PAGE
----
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Excel Sports Management, which represents golfer Tiger Woods and MLB legend Derek Jeter, is launching a new division called Excel Media. The move marks an expansion into original programming for the agency. The new content arm will also include the addition of a media talent representation practice—expanding beyond strict broadcasting representation—and branded content development.
The sports management and marketing agency will use its new division to create media opportunities for clients, doing just about every aspect outside of actual production.
“There’s more appetite for both long-form original storytelling and short form on social platforms, and there’s more access to be able to do it now,” Excel’s president and founder Jeff Schwartz said in an interview. “You’ve got so many more resources and distribution channels. We don’t want to try to create a production house, but we do want to be sellers. We want to have the right resources in-house to help develop our athletes’ stories, work with brands on content and activate through rich storytelling, drive more fans to arenas or specific sports—really just draw more attention to the different areas where we’re involved.”
Excel Media’s first projects include a pair of recently announced docuseries on two of the agency’s top clients. One, on the career of 49ers legend and NFL Hall of Famer Joe Montana, was co-produced alongside NFL Films. The series was developed with NBC’s OTT streaming platform Peacock and will air this fall. The second, a Jeter docuseries, will similarly explore his Hall of Fame career and will air on ESPN in early 2022. The series is executive produced/co-produced by Excel Media, Mandalay Sports Media and Spike Lee, in cooperation with Jeter’s own media platform The Players’ Tribune.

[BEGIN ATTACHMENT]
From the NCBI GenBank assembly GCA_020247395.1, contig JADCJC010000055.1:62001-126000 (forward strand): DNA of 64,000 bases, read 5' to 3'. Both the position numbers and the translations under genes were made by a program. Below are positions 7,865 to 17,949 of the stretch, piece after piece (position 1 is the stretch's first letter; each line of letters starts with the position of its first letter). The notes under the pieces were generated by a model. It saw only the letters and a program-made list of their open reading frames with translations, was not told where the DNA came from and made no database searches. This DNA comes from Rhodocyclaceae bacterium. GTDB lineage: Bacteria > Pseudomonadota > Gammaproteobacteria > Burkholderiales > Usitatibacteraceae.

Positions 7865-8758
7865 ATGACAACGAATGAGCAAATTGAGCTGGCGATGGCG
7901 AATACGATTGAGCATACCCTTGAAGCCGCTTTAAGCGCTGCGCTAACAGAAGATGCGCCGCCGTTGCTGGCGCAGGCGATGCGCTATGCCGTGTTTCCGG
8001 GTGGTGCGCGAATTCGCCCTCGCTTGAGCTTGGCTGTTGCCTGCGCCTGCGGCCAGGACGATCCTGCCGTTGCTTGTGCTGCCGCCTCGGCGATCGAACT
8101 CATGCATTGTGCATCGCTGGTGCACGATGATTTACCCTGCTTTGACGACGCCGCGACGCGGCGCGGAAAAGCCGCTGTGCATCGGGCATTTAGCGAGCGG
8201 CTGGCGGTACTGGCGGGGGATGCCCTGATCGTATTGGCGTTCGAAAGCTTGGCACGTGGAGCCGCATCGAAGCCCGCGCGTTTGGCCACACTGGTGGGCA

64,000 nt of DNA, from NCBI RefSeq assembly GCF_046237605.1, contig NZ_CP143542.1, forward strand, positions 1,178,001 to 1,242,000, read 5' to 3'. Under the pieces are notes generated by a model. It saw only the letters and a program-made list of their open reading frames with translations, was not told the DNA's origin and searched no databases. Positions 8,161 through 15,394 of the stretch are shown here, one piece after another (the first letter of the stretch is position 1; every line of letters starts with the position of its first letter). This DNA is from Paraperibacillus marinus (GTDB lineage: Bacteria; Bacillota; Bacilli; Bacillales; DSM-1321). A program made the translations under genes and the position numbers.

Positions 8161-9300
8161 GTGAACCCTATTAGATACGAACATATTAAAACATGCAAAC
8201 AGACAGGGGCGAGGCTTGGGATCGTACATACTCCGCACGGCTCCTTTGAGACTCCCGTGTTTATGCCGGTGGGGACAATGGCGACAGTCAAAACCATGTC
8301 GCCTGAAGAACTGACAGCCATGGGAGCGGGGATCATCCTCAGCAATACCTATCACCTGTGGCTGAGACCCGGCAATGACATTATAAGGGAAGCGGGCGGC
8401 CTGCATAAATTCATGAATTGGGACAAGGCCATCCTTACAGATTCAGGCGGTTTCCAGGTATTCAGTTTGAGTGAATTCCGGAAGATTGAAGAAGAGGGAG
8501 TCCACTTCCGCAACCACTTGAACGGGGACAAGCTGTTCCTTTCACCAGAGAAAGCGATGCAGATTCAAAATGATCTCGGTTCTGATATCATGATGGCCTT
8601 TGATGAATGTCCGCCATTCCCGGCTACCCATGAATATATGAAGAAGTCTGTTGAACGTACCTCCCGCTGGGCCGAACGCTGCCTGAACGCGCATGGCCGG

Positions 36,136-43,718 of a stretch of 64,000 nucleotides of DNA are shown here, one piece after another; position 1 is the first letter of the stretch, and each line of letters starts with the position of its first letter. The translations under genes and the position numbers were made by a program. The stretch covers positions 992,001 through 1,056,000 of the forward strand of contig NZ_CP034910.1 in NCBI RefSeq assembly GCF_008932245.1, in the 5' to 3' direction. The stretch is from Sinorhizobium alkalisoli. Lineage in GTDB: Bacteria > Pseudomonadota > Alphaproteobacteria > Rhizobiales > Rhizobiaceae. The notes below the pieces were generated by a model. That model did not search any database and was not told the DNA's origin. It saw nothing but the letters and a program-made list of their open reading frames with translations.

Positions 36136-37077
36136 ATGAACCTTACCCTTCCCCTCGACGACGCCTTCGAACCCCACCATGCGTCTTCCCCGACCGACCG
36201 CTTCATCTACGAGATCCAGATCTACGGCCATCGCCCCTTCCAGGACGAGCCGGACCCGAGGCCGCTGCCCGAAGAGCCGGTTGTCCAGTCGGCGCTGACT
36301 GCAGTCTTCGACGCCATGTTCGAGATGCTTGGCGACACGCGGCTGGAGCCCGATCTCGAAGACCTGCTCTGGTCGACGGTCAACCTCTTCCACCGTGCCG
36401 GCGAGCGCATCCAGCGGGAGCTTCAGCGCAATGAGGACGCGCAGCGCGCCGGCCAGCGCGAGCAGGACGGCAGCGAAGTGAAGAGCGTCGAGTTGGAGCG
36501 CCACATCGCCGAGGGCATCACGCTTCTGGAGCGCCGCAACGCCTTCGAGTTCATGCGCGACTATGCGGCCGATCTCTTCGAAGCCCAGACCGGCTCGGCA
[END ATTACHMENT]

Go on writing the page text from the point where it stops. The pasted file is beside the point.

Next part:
The value add that Excel Media brings, Schwartz said, is in the already established relationship between the agency and athlete at the center of these stories, who the agency says will be increasingly involved in the process and the projects.
The agency has already and will continue to make hires for the division as its builds out a well-rounded, media-centric staff. On the representation side, the agency will try to build a more “dynamic” division equipped to represent more than just traditional broadcasters—“ex-athletes turned storytellers,” other social media influencers, and even production companies themselves.
Excel sees growth and revenue opportunities in the areas the new division will encompass.
“If you can create interesting, athlete-driven stories, there’s a whole market around that,” Schwartz said. “If you think about the actual sports themselves, whether it’s a PGA event or an NFL or NBA game, it’s going to last maybe three hours. There are 21 others hours where you can cater to people who are really interested now in what athletes have to say and what stories that they’re part of. Where that goes from a revenue perspective, I don’t know yet, but it goes beyond the money you make from it. You’re also giving your clients a way to expand their brands and extend their careers by having this new resource for them.”
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